Wood from the trees

1st September 2011


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  • Energy ,
  • Waste ,
  • Renewable ,
  • Generation

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IEMA

Paul Suff takes a look a the realities of biomass after the Renewable Energy Association joins industry in calling for greater subsidies for the fuel

Drax reported its annual financial figures a few weeks ago and again made a plea to the government to change the rules governing biomass.

The company operates Western Europe’s largest coal-fired power station, providing around 7% of the UK’s electricity, and has aspirations to become a major source of renewable power.

The Yorkshire power station is the largest single emitter of CO2 in the UK, but if government subsidies for biomass increased, Drax, and other coal-fired power plants, could have a lower carbon footprint than gas-fired power stations, says the company.

Drax has been using biomass to co-fire the 3,870MW plant since 2003, gradually increasing it to supply 8% of fuel in the 12 months to the end of June.

The environmental benefit of increasing biomass at the expense of coal is considerable, as, according to the European Biomass Industry Association, the substitution of one tonne of coal with refined biomass reduces net CO2 emissions by three tonnes.

CEO Dororthy Thompson says the proportion of biomass at Drax could rise to 50% or more if the level of financial support was higher. Currently, biomass generation is awarded only half a ROC – renewable obligation certificate – per unit of electricity, whereas two ROCs are awarded for each unit produced by offshore wind.

The government is due to make a decision on subsidy levels for biomass by the end of the year, but any rise, and subsequent upsurge in biomass use by coal-fired plants, raises questions about the source of the feedstock.

Biomass is any biological material, derived from plant or animal matter, which can be used to produce heat and/or power, so wood, straw, energy crops, sewage sludge, waste organic materials and animal litter are all classified as biomass. It is a low-carbon resource if the feedstock is from sustainable sources.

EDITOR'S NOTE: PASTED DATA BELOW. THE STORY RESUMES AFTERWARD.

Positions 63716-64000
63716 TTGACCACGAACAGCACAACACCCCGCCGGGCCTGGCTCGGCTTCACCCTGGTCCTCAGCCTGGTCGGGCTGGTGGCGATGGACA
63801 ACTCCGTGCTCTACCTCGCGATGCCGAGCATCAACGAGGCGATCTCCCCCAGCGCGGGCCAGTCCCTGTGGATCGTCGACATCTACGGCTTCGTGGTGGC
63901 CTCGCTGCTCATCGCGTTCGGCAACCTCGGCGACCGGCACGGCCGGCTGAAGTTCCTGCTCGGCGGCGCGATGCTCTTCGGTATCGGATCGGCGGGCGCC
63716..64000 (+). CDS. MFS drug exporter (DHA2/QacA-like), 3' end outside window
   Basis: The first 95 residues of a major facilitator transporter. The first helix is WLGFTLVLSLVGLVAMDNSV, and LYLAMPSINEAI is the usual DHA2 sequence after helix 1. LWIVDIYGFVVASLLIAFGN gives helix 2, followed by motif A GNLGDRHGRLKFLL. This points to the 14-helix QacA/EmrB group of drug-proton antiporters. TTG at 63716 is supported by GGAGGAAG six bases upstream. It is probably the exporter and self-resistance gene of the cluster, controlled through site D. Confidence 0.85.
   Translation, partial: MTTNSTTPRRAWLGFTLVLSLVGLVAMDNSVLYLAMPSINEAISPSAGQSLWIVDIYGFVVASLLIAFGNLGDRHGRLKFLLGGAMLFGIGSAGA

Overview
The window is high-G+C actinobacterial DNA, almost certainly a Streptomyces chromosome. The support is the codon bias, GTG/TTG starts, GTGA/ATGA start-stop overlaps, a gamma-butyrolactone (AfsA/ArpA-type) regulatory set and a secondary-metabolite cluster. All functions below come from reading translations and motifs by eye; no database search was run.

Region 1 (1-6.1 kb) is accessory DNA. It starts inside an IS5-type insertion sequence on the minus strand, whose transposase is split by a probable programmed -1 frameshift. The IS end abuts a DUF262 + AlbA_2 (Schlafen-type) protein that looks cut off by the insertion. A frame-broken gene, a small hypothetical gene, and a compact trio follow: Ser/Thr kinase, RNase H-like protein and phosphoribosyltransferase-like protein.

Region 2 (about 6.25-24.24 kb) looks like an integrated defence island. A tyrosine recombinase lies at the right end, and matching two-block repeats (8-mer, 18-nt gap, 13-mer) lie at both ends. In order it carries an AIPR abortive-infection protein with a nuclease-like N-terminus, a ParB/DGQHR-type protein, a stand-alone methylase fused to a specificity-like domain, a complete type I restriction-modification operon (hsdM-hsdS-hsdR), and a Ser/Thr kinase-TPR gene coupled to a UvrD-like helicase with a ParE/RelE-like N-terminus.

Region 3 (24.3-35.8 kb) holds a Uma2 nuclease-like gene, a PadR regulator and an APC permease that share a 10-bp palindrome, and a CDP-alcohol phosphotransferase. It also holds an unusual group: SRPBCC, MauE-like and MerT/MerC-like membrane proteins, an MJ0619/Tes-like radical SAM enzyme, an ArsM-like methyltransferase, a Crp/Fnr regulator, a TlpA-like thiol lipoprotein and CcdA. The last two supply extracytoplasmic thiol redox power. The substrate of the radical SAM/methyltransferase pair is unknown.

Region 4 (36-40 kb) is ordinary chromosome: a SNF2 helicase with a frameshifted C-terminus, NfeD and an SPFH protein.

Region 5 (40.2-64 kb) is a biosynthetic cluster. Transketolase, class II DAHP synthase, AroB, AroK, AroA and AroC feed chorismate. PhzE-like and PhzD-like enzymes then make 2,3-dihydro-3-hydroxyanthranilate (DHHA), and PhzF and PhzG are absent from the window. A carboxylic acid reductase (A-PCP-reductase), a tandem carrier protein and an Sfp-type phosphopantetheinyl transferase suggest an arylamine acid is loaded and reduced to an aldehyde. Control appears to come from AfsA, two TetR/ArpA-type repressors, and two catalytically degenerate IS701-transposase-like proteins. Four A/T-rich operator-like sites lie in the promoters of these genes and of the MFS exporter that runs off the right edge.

Using biomass to generate electricity and heat is a renewable source of fuel because the CO2 released through combustion is largely offset by the CO2 absorbed during growth or which is captured by new biomass to replace that used for energy purposes.

Around one million tonnes of biomass is currently burnt or co-fired in UK power stations each year, but expansion plans could see demand for biomass soar to 60 million tonnes a year.

The UK has its own, largely undeveloped, stocks of biomass, but supplies will need to increase significantly, and a supply chain established, if it is to become a relatively common feature of the energy mix.

Imported biomass already makes up more than half of the feedstock used for co-firing in power stations, and the government has acknowledged that the UK will continue to rely on imports. Drax says it will aim source as much as possible from the UK, but admits that imported biomass will also be required.

Although the energy company has a strict sourcing policy, there is a fear that growing demand for biomass will lead to vast tree plantations solely for energy, increasing pressures on land access and food security in some of the world’s poorest countries and communities. And, even if it is from sustainable sources and does not displace food crops, the carbon emitted by transporting the biomass from other parts of the world will substantially reduce the benefit of burning it.


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